PEDESTRIAN PLANNING IN SUBURBAN AREAS - A STATE OF THE ART REVIEW

This study develops general guidelines for planning and evaluating suburban pedestrian systems. Pedestrian characteristics and capabilities which affect walking demand are summarized using the results of previous research. Reported research results are also used to examine the effectiveness of the physical walking system by analyzing various components. A list of pedestrian planning and facility design guidelines is derived using the information that was reviewed. Total walking distance emerged as the predominant factor controlling suburban pedestrian demand. Few people were willing to walk further than one mile (1.6 km) from generator to attractor, with a majority unwilling to walk further than one-half mile (0.8 km.). These findings are tested in a set of case studies of pedestrianism in suburban areas that are described in Volume II of the study report.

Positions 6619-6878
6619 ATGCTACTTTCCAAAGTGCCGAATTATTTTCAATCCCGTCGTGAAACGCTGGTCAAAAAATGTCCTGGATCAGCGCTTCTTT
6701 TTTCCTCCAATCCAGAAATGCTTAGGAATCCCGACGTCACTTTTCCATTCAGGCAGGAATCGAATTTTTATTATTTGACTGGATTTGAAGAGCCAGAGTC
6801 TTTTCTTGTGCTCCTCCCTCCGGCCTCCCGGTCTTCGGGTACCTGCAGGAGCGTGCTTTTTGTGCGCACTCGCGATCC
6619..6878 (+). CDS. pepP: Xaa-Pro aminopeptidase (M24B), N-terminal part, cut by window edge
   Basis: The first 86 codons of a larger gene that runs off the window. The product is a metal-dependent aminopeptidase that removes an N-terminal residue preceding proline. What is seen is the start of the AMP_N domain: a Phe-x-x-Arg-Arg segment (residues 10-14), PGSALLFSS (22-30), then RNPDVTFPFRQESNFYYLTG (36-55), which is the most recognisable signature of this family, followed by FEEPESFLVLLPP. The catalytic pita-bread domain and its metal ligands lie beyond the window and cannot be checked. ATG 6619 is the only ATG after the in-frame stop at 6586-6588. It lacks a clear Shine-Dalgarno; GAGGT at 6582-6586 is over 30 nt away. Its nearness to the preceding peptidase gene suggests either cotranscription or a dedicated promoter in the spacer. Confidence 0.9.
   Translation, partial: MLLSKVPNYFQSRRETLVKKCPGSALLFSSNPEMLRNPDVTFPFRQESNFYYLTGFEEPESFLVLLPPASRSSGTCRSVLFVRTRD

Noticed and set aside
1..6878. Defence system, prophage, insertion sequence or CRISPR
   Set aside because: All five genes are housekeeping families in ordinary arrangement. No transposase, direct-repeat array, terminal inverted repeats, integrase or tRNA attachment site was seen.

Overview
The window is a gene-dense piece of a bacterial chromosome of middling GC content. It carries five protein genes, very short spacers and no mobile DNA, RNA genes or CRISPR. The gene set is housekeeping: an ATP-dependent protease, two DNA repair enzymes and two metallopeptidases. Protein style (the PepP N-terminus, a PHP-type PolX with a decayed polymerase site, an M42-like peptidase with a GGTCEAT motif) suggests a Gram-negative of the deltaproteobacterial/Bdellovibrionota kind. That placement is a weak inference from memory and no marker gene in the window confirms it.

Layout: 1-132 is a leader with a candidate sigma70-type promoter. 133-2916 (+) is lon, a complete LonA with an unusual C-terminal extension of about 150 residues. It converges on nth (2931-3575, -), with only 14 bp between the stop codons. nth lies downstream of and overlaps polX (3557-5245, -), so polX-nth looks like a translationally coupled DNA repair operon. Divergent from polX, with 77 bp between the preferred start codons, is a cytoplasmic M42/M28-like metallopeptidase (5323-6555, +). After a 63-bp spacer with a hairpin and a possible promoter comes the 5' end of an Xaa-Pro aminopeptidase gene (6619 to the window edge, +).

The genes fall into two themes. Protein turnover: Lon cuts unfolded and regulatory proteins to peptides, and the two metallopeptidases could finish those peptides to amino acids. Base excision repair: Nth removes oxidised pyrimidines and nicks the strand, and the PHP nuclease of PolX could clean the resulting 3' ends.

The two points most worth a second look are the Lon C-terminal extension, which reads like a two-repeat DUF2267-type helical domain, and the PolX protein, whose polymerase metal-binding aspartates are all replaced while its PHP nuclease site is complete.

• Supplemental Notes:
    • Volume I of "Development of Guidelines for Accommodating Safe and Desirable Pedestrian Activity within the Highway Environment".
  • Corporate Authors:

    Virginia Highway and Transportation Research Council

    Charlottesville, VA  USA 
  • Authors:
    • LaBaugh III, W C
    • Demetsky, M J
  • Publication Date: 1974-12

Media Info

  • Features: Appendices; References; Tables;
  • Pagination: 26 p.

Subject/Index Terms

Filing Info

  • Accession Number: 00128266
  • Record Type: Publication
  • Report/Paper Numbers: VHTRC 75-R31
  • Files: TRIS, STATEDOT
  • Created Date: Mar 10 1976 12:00AM